The Moka Pot is a stovetop coffee maker used to make espresso-like coffee. It makes use of boiling water to pressure water through the coffee grounds, so the coffee bubbles up into the pot through the Moka pot filter as opposed to percolating down like in brewed coffee.
Moka pots are a way of brewing coffee that is especially popular in Italy. The Moka acts like an espresso machine, producing pressure that forces the water through the coffee. It cannot be called true espresso though, as the pressure is nowhere near that of an espresso machine.
Moka coffee isn’t as strong as espresso, however, it brings more concentration than normal drip coffee. The Moka pot produces a totally wealthy and complex flavoured cup of espresso that falls at the back of a normal coffee and cold brew, however, nonetheless beats the coffee press and pour over caffeine.
What kind of coffee do you use in a Moka pot?
The best ground coffee for Moka pot coffee is medium to medium-fine, coarser than you’d use for an espresso machine, but finer than for a drip coffee maker. To obtain this, we advise buying coffee beans that are made for espresso and grinding it yourself to obtain good coffee for the Moka pot.
Fresh Beans for your Moka Pot
Before we get started, the most important thing you can do to up your moka pot game is to buy fresh beans.
Coffee degrades over time, and at the two week mark has lost nearly all the flavours that make it unique. If you’re buying your coffee from the supermarket, you’ll find that most coffee has been “getting to the shelf” for around 3 months. Some of the bags will have sat around for up to two years before eventually being either sold or discarded.
Start off the right way, with fresh, whole bean coffee direct from the roaster. If you use Bean Merchant’s quiz, we’ll even match your flavour profile with beans from different altitudes, processing methods, regions, and roast profiles that will suit your tastes, and deliver straight from the roaster to your door.
The Moka Pot Recipe
If you can, always measure your coffee. Some of the main reasons people complain about different tastes in their moka pot is because they are under or over dosing the basket. If you put too much coffee in, your coffee will taste salty and bland because not enough of the oils will be extracted from all the grinds. If it is bitter, it means you haven’t put enough coffee in, and the grinds are overextracted.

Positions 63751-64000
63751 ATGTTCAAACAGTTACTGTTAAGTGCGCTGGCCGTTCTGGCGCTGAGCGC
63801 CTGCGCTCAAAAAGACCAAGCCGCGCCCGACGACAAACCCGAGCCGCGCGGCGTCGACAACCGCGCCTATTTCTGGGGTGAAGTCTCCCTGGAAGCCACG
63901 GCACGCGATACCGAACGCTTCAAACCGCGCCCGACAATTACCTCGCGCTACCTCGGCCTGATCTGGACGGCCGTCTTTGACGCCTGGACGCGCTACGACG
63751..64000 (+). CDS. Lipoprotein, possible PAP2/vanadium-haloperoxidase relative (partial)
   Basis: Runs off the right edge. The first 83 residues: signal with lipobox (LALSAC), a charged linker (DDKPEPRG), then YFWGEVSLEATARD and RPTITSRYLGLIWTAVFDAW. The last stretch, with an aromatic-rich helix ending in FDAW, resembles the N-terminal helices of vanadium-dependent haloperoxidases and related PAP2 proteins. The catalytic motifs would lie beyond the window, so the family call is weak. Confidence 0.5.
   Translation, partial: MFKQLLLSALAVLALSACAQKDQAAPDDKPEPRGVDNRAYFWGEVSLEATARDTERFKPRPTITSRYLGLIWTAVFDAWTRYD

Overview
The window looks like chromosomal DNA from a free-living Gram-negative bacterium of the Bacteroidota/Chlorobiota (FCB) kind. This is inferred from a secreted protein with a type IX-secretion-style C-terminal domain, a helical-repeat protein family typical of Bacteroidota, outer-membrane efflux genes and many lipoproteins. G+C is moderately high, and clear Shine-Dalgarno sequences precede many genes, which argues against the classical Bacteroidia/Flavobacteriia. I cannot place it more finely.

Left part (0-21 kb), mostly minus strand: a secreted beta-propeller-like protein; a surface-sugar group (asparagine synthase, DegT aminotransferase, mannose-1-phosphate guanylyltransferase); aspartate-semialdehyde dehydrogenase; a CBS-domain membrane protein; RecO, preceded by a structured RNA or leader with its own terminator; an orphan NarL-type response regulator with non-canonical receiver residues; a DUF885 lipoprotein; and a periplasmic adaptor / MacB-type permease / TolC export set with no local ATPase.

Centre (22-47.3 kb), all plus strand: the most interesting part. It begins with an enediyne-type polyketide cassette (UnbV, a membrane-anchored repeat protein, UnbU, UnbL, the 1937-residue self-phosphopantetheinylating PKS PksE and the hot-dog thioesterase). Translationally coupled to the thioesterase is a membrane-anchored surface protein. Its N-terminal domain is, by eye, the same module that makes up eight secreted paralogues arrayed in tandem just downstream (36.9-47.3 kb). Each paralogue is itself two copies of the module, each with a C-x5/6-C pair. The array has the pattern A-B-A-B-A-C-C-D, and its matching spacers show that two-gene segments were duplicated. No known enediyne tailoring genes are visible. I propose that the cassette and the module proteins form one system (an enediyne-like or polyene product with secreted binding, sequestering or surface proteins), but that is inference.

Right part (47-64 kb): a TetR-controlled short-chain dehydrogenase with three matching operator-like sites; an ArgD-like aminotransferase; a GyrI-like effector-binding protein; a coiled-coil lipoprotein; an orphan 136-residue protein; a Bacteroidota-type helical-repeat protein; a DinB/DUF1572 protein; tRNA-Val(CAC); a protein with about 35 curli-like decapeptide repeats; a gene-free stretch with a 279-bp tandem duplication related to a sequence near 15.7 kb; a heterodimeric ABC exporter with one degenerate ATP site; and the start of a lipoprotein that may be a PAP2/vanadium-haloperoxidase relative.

People are in general agreement that a ratio of between 1:13 and 1:18 is good practice for a Moka Pot. Have a try of different ratios and see which one you like.
A 1:18 ratio means 1 part coffee to 18 parts coffee. So in a 3 cup Moka Pot (approximately 200ml of water) you would use 11g of coffee.
How to Make the Best Moka Pot Coffee
Boil your kettle and pour your desired amount of water into the bottom chamber of the Moka Pot. Do not fill above the valve – this is for releasing pressure.
Insert the basket into the bottom chamber, and fill it up with your measured amount of coffee. Do not compress the coffee. Give it a gentle tap or shake if it is not even and level.
Make sure the rubber ring is clean and clear of grinds, and attach the top chamber to the Moka Pot.
Put the Moka Pot onto the stove on a low heat. As the water in the chamber boils and steams, pressure will build up and push the liquid through your ground coffee.
When you hear a gurgling sound coming from your Moka Pot the extraction is complete.
To stop the brew and reduce the bitterness, run the base of your Moka Pot under cold water.
Pour into the desired number of cups. Remember, like espresso this is a concentrate so usually people add some water and/or milk to their Moka Pot coffee to dilute it down a little.